Fraga is a platform that 14 to 24 year olds can use to chat with experienced specialists and learn through holistic educational material on their own time. We came up with Fraga (which means “question” in Swedish) because people were not getting the answers they needed. This was based on two main insights: Firstly, information is lacking. Young people either trust online information, which is often unreliable, or distrust the information and ended their search with none of their questions answered. An investigation on 177 sexual health websites revealed that 46% of those addressing contraception and 35% of those addressing abortion contained inaccurate information. And secondly, young people often feel too embarrassed to ask intimate questions to older people. Young people have a great need for accurate and relevant health information, especially as they have to cope with their developing bodies and social situations that often stem from that.


03 Sketches

How might we radically improve access to, and quality of, sexual and reproductive health education and services for young people?


04 Prototype

How might we radically improve access to, and quality of, sexual and reproductive health education and services for young people?


05 Final Prototype

How might we radically improve access to, and quality of, sexual and reproductive health education and services for young people?




- Accura: Web Extension for Fake News -



Determining Reliability in News: Accura is a news credibility tool created as a way to counter the misinformation and fake news currently prevalent on the Internet.


01 Problem

With fake news and discrediting campaigns on the rise, how can we encourage people to be critical and aware of credibility in the news that they consume? Tech Media Democracy's first hackathon revolved around addressing threats to the free press, journalism, and the media. My team decided to take on the challenge of credibility and reliability in news.


02 Research

The problem with fake news lies in its hidden adeptness; with over 50% of Americans reading their news on social media platforms like Facebook and Twitter, algorithms and bots sway and influence the political conversation, making spreading factually incorrect stories easier, and distinguishing real news from fake ones harder. [Source]


We wanted to tackle these two problems:
How can we encourage fact checking and people to be more informed of the news they consume?How can we determine reliability in the news?



During our research, we found an example of how vigorous journalists are at fact-checking their articles. It's a tedious and extensive process of making an Excel spreadsheet of facts to be checked and double checking it again. This was an a-ha! moment for our team as we realized how highlighting and fact checking could go hand-in-hand as a tool, and be maintained by a community similar to Wikipedia. Next we had to consider how this system would work.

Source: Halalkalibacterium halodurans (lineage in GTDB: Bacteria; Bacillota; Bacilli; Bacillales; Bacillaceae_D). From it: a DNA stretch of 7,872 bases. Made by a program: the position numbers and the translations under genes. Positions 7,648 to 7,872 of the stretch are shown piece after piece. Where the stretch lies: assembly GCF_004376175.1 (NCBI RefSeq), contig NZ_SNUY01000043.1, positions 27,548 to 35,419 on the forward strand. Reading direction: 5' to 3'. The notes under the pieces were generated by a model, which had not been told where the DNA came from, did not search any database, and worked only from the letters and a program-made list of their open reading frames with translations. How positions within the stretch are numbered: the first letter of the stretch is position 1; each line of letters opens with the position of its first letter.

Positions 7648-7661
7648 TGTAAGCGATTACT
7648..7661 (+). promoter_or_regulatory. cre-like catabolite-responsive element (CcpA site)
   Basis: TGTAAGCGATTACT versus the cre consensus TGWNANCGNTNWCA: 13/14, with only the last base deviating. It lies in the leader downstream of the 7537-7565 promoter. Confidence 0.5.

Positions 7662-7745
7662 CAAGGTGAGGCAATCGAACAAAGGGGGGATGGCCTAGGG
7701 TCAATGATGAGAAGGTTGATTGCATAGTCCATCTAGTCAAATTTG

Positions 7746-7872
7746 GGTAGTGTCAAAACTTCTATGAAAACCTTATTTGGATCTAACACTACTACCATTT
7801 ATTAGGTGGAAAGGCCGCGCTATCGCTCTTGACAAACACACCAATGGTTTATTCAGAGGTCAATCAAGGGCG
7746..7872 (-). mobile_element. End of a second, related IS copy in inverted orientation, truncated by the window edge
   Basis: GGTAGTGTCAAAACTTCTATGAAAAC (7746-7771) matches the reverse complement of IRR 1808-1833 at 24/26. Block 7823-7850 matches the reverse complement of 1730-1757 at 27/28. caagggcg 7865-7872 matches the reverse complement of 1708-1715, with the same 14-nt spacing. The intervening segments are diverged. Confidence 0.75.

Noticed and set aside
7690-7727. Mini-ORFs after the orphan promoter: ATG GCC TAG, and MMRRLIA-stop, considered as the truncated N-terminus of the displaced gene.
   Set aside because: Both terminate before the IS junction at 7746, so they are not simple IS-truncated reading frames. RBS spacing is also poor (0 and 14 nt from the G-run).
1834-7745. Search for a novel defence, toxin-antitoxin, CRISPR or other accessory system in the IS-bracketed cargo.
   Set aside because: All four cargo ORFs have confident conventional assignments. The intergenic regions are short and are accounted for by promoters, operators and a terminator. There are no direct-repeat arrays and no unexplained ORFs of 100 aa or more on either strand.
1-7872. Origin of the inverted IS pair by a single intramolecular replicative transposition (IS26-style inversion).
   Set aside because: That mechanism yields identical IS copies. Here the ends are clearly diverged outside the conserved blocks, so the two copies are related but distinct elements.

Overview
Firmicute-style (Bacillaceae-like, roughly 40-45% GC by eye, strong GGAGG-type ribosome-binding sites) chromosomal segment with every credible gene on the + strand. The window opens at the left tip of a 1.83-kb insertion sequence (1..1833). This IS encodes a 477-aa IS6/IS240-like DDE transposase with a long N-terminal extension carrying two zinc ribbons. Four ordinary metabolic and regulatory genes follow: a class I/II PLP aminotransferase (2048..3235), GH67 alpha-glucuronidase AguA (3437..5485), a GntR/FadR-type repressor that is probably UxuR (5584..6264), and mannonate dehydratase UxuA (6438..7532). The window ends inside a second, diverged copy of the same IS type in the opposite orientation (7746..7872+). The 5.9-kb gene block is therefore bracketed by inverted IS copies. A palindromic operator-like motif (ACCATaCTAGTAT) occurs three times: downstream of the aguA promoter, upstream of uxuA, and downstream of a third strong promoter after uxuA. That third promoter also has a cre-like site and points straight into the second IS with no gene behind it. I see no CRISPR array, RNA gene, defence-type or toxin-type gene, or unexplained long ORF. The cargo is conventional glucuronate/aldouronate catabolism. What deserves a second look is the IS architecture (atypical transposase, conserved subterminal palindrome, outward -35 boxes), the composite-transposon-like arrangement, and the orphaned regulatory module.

03 Brainstorming


Through some quick brainstorming, we decided to create a web browser plugin/extension that encourages community assessment of stories and their credibility using three metrics: a journalist/expert rating, the general public rating, and an algorithmic rating. Similar to Googling a movie and seeing ratings from IMDB, Rotten Tomatoes, and film critics, showing readers all ratings from three sources has the potential to be transparent and indicative of a news article's content.

Using the browser plugin, a reader can highlight a section of the article and flag it as inaccurate, while providing a source. Other users of the plugin can see highlighted inaccuracies and upvote or downvote it.




My Role: User Experience Design, User Research, Prototyping


Tools Used: Pen & Paper, Sketch, Invision


Team: Pratik Jain, Jenni Wu, Pratheek Irvathur, Yijia Wang




- Coming Soon -

Take a sneak peek below


FIMBULWINTER

Board Game ∙ Summer '19 ∙ WIP

THAT ONE VISA

Video Game ∙ Global Game Jam '19 Winner ∙ Impact Award


THE EYES THAT GAZE US

Virtual Reality ∙ Video Game ∙ WIP

THE FIELD OF SENTIMENTS

Video Game ∙ Global Game Jam '18




Little Einstein: STEAM toy store



01 Project Description